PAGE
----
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Posted on: August 14, 2017

Youth in Governance program molds future leaders

2017-18 Youth in Governance class

Michael Hertel didn’t know how things would go when he first took his seat alongside County Board supervisors as a member of Kenosha County Youth in Governance program.

He hoped to make a difference for his community, but he wasn’t sure if the adults around him would listen. Two years later, Hertel graduated from the program, highly satisfied with his experience.

“If you put a lot into it, you’re going to get a lot out of it,” Hertel said. “That’s what happened to me.”

Now in its 11th year, Kenosha County Youth in Governance swore in its newest class of 14 local high school students earlier this summer.

Participants serve as advisory members of the County Board’s six standing committees, plus the Kenosha Joint Services Board. They attend meetings and have the opportunity to contribute to discussions just the same as the elected supervisors who make up the committees. The students are paired with a mentor member of each committee.

“Youth in Governance does an outstanding job of getting some of our community’s best and brightest teens involved in government at a young age,” said County Executive Jim Kreuser. “These are our future leaders.”

Members are nominated, often by teachers, before undergoing an in-depth interview process. For the 2017 program year, there were 260 nominees, 20 of whom were interviewed by current and past YIG participants and members of the County Board’s Planning, Development and Extension Education Committee.

“The youths we get that apply for Youth in Governance, they’re always so amazing,” said Supervisor Erin Decker, chairwoman of the Planning, Development and Extension Education Committee. “They’re all bright and active and just great. It’s always great to see a bunch of people who you know that, in the future, they’re going to do well.”

In order to be considered for YIG participation, applicants must be Kenosha County residents in 10th or 11th grade with a grade-point average of 2.5 or greater. Participants are required to attend the monthly meetings of their assigned committee, plus at least one full County Board meeting during their one-year term. They are also required to participate in a bus tour – a one-day crash course in all of the functions of county government – at the start of the term.

Terms run from May to May. High school juniors completing their first term have the opportunity to apply to return for a second year.

Morgan Kolimaga recently took that path. An incoming senior at LakeView Technology Academy, she served as a YIG representative on the Joint Services Board during the 2016-’17 term, and will spend the 2017-’18 term on the Judiciary and Law Committee.

“I wanted the opportunity to learn about county government and what it takes to run it,” Kolimaga said. “I have been interested in a career in forensic science, and it is important to understand how county government and law enforcement professionals work together to protect citizens.”

As for how she expects YIG to benefit her in the future, Kolimaga pointed to her greatly expanded knowledge of how county government works.

“It inspires me to want to be active as an adult in my own county government,” Kolimaga said. “Also, the committee members have encouraged me to participate in the monthly meetings, which has helped build my confidence in speaking publicly and improved my capabilities as a future leader.”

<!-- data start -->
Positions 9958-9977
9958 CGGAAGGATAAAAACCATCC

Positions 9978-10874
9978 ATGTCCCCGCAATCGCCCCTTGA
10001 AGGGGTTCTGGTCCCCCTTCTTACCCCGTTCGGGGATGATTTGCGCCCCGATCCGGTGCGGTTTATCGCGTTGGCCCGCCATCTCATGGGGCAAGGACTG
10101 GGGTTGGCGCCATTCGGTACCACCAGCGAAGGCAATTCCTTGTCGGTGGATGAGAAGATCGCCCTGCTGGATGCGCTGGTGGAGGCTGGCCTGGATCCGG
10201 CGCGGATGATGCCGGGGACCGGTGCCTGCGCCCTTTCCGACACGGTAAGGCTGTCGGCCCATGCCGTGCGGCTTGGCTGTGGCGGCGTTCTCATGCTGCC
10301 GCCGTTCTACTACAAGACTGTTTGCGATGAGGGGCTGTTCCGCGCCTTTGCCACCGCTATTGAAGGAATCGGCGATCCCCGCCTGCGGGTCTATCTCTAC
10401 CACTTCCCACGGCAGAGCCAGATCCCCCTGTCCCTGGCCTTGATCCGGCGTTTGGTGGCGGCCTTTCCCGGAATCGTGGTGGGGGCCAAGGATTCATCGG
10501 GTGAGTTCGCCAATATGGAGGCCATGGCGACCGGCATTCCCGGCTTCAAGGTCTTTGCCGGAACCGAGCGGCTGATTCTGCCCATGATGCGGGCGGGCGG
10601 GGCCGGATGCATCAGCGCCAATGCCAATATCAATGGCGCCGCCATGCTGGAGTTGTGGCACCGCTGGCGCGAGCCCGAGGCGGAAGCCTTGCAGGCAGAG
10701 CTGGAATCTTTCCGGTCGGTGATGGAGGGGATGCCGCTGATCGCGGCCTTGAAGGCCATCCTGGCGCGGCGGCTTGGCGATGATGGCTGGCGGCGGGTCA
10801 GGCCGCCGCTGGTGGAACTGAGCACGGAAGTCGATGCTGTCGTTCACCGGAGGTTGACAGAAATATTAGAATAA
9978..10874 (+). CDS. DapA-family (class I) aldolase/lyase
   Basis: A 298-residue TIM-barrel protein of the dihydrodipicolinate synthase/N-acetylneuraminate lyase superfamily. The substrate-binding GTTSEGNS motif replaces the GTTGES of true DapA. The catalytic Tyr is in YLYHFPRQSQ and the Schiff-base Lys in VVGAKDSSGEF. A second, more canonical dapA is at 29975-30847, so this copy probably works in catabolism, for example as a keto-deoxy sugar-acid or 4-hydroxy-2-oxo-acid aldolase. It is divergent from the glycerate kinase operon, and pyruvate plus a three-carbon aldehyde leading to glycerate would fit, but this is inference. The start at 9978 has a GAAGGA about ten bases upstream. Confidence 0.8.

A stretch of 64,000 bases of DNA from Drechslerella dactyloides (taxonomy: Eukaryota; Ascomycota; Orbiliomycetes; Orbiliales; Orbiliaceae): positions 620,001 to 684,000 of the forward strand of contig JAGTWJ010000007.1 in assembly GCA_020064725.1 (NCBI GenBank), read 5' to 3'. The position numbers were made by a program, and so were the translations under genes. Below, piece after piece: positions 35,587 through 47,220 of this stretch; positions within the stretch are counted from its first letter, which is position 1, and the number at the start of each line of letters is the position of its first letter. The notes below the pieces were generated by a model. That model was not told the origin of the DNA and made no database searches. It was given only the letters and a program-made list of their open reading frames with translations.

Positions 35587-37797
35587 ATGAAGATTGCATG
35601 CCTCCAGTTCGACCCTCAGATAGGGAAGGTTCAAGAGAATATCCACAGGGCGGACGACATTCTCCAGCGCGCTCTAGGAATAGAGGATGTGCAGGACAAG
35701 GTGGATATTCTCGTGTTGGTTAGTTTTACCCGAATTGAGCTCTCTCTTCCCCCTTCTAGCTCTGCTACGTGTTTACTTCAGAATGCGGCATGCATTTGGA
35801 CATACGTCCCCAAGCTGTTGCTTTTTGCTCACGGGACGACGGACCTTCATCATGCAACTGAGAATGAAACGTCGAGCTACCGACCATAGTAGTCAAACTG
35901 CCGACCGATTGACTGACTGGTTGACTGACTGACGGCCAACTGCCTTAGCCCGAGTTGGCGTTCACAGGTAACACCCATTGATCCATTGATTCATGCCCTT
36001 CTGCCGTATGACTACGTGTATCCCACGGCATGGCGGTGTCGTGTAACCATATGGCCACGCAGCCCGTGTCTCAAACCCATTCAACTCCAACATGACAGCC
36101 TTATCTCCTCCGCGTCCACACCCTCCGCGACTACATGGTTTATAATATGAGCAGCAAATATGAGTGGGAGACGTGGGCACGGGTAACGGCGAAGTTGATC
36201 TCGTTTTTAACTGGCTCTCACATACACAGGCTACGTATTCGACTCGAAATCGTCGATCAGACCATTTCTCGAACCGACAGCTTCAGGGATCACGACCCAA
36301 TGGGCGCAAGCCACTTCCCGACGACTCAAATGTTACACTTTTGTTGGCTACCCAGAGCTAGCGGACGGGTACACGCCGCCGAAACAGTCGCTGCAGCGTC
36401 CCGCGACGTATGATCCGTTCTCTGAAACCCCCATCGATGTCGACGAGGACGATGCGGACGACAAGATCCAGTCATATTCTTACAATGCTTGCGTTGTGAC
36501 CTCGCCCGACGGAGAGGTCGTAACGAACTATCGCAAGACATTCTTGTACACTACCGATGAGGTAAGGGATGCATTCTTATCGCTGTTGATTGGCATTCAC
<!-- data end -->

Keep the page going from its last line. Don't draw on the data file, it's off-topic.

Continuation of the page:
Jamal Hanson, a Tremper High school student, is new to the program this year. He said he joined because he wanted to get a closer look into government – and “to learn what being a leader really means.”

“Being a leader is caring, is helping, is questioning, and is learning along the way,” Hanson said. “If I can take these lessons that Youth in Governance is instilling in me into real life, I will have truly become a great leader and successful person.”

County Board Chairwoman Kim Breunig has been a champion of Youth in Governance since it began. What was then an experiment for Kenosha County has become a model for governments elsewhere in Wisconsin that have launched similar programs.

“I don’t think there’s ever been a youth who came out of there saying ‘that was a waste of my time,’” Breunig said. “Whether they talk in the committee meetings or not, I think they always learn something.”

“I love this program,” Breunig added. “I think it was one of the best things that Kenosha County ever did.”

Hertel, who graduated this past spring from Indian Trail High School and Academy and is now headed to the University of Wisconsin-Parkside, said his YIG experience exceeded his expectations.

“I think that this program is a very excellent program that the county has, and I know other counties use it as a model,” Hertel said. “It’s truly an asset to the community to have, and the people who run it are just excellent people.”

For more information about Kenosha County Youth in Governance, please visit http://kenosha.uwex.edu/youth-development/youth-in-governance/.

The 2017-’18 Youth in Governance class includes:

  • Jeremy Jin, Finance and Administration Committee
  • Emma Heller-Cavener, Finance and Administration Committee
  • Megan Setter, Human Services Committee
  • Na’Kia Hughes, Human Services Committee
  • Jamal Hanson, Joint Services Board
  • Janaki Rawal, Joint Services Board
  • Morgan Kolimaga, Judiciary and Law Committee
  • Anna Delisi, Judiciary and Law Committee
  • Isabella Ricker, Legislative Committee
  • Aubriana Maedke, Legislative Committee
  • Jonathan Filiatreault, Planning, Development and Extension Education Committee
  • Julia Arturi, Planning, Development and Extension Education Committee
  • Alexander Dawson, Public Works and Facilities Committee
  • Aiden Moore, Public Works and Facilities Committee

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